• $\beta_3$ is the difference in group $i$ between how they actually evolved in time and had they evolved like control. This relies on the parallel trends assumption.

I'm not going to give an entire lesson on difference in difference, but it would be a good idea for you to review the method, interpretation, and assumptions made therein.

Assuming this is a valid approach (I'll comment on why it might not be and why you might still use it anyway a little later), we can estimate the differences for all groups at the same time. Using R...

library(tidyverse)

data.frame(
  stringsAsFactors = FALSE,
                time = c("Week 23","Week 24","Week 25",
                       "Week 26","Week 27","Week 28","Week 29","Week 30",
                       "Week 31","Week 32","Week 33","Week 34"),
                control = c(8590L,9217L,9534L,10213L,
                       10435L,10932L,11489L,10936L,11856L,10621L,9905L,
                       9812L),
                G1 = c(1492L,1588L,1599L,1714L,
                       1704L,1817L,1948L,1974L,2061L,1851L,1852L,1850L),
                G2 = c(2929L,3138L,2992L,3440L,
                       3187L,3180L,3566L,3707L,3885L,3926L,4051L,3621L),
                G3 = c(2837L,2846L,2812L,3005L,
                       2987L,3234L,3159L,3273L,3609L,3586L,3372L,3203L)
) -> d


md <- d %>% 
  mutate(t = rep(0:1, each=6)) %>% 
  pivot_longer(control:G3, names_to = 'group', values_to = 'y')

fit <- lm(y ~ t*group, data=md)
summary(fit)

Call:
lm(formula = y ~ t * group, data = md)

Residuals:
     Min       1Q   Median       3Q      Max 
-1230.17  -149.71    -0.67   144.92  1111.83 

Coefficients:
            Estimate Std. Error t value Pr(>|t|)    
(Intercept)   9820.2      181.4  54.133  < 2e-16 ***
t              949.7      256.6   3.702 0.000645 ***
groupG1      -8167.8      256.6 -31.837  < 2e-16 ***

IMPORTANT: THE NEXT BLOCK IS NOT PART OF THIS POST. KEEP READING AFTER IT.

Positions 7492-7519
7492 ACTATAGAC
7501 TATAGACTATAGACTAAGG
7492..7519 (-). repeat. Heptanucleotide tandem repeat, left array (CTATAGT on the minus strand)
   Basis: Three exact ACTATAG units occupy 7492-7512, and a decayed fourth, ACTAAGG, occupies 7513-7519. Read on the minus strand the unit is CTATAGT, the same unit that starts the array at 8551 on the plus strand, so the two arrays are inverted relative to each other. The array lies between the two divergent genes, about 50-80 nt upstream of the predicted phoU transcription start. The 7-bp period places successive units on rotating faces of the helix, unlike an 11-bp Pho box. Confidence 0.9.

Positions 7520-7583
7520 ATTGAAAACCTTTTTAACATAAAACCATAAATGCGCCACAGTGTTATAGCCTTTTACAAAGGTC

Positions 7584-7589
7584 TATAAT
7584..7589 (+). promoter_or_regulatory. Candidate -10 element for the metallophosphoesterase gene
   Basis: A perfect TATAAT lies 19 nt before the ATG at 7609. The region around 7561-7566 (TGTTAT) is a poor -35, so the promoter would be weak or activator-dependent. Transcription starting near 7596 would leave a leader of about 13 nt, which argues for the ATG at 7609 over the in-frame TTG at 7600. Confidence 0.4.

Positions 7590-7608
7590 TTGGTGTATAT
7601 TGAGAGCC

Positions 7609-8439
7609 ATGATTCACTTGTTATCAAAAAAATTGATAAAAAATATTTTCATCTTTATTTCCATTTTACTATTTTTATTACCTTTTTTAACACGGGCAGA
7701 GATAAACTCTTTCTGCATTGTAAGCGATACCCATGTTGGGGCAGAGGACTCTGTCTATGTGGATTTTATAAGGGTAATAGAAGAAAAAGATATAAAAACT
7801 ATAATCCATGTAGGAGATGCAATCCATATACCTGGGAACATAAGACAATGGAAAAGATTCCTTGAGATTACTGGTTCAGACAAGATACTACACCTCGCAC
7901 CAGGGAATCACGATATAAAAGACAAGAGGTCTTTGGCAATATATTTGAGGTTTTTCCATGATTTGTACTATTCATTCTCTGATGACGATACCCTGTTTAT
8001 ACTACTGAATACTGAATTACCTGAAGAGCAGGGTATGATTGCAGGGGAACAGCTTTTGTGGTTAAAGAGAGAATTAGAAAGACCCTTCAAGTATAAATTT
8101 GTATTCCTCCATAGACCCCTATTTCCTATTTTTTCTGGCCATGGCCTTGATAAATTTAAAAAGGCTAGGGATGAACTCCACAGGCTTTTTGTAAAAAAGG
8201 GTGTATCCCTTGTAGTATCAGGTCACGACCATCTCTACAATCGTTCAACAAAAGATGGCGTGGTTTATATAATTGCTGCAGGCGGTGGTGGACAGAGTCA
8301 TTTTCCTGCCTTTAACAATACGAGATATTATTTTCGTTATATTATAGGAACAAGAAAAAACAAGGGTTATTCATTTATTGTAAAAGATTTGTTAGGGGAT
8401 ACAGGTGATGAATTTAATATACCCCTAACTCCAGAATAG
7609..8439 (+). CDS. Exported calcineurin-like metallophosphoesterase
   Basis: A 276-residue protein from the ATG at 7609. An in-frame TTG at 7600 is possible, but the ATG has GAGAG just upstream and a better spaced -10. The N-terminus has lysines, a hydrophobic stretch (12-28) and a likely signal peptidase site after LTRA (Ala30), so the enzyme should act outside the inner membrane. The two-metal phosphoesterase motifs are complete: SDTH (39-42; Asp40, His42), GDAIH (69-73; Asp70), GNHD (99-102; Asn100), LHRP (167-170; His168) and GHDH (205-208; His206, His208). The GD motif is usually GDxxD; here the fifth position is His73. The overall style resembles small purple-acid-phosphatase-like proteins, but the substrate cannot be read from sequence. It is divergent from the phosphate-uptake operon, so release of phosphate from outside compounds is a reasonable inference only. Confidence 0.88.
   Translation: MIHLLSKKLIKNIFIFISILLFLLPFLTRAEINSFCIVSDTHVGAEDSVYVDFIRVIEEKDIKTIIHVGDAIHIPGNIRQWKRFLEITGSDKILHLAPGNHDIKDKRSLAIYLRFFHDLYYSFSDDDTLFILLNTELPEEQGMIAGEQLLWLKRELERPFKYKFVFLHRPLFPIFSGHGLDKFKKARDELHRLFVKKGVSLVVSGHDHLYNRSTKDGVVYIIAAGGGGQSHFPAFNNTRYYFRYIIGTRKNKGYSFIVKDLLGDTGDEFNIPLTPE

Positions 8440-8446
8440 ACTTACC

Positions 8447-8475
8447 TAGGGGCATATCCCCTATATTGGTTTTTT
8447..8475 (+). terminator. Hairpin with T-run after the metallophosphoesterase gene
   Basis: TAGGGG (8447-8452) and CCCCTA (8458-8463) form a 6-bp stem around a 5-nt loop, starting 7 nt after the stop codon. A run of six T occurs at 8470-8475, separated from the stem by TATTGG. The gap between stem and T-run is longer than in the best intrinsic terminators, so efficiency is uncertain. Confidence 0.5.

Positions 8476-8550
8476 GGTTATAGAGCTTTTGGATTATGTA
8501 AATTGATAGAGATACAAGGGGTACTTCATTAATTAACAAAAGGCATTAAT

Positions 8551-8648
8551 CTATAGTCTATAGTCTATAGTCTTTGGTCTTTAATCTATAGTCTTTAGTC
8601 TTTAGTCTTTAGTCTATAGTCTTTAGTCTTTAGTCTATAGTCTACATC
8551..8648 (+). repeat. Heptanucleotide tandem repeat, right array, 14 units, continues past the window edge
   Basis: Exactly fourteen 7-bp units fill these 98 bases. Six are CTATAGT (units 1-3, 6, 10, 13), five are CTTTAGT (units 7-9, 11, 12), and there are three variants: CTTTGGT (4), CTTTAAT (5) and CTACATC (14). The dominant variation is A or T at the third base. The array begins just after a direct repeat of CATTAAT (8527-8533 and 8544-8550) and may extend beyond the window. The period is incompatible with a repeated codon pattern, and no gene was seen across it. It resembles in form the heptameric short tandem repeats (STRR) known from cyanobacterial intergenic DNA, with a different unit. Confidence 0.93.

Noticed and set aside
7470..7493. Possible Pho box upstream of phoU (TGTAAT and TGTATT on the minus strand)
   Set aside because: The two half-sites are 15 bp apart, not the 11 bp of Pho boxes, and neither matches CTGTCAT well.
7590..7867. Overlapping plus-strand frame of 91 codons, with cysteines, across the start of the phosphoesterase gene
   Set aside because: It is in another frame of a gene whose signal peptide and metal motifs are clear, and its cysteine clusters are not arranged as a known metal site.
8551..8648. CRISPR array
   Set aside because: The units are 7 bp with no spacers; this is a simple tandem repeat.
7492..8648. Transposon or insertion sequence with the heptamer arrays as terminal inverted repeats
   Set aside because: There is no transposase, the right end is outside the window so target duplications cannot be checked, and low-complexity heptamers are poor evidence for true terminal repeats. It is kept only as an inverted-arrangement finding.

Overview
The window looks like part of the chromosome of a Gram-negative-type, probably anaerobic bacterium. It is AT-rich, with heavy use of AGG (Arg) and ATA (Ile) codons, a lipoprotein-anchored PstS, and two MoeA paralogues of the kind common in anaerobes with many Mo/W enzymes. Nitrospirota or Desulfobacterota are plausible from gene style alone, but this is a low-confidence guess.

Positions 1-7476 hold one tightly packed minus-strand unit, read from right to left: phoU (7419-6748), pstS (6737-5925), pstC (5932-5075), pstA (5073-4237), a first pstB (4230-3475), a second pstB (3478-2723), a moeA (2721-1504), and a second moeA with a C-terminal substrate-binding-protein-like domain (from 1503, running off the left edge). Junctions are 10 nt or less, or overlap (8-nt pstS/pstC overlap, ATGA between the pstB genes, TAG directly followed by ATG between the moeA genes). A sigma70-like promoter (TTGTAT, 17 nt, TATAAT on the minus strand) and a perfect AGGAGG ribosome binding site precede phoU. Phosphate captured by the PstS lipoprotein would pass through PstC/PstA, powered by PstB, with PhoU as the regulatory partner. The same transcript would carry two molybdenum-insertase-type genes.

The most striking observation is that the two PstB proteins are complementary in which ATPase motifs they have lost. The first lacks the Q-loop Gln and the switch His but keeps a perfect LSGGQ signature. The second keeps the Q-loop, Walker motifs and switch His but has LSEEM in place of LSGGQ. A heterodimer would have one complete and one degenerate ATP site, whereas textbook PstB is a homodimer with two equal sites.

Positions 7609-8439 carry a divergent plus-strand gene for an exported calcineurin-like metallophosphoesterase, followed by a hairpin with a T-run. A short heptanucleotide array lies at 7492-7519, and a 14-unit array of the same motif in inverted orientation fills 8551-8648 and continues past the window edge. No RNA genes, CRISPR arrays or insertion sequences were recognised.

groupG2      -6675.8      256.6 -26.021  < 2e-16 ***
groupG3      -6866.7      256.6 -26.765  < 2e-16 ***
t:groupG1     -679.3      362.8  -1.872 0.068477 .  
t:groupG2     -301.3      362.8  -0.831 0.411166    
t:groupG3     -536.2      362.8  -1.478 0.147297    
---
Signif. codes:  0 ‘***’ 0.001 ‘**’ 0.01 ‘*’ 0.05 ‘.’ 0.1 ‘ ’ 1

Residual standard error: 444.4 on 40 degrees of freedom
Multiple R-squared:  0.9853,    Adjusted R-squared:  0.9827 
F-statistic: 382.6 on 7 and 40 DF,  p-value: < 2.2e-16

What you care about are the coefficients that start with t:group. Those are the $\beta_3$ type coefficients for each group. Associated estimates and p values are shown there as well.

There is probably a better way to do this using fixed effect estimation, but I don't think you need that and this might be good enough for your purposes.

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  • $\begingroup$ Thank you very much. That helps a lot. Although not the result I was hoping for, but that's just hypothesis testing :) Also, thank you for introducing me to the concept of "differences in differences approach", quite interesting. $\endgroup$
    – Liam K
    Sep 1, 2023 at 12:20
  • $\begingroup$ One more question, what does the t-value express in the coefficients table? $\endgroup$
    – Liam K
    Sep 1, 2023 at 12:24
  • $\begingroup$ @LiamK The t value are the test statistics for the coefficients. They are used to calculate the associated p value. For more, I would learn about hypothesis testing via linear regression. $\endgroup$ Sep 1, 2023 at 12:58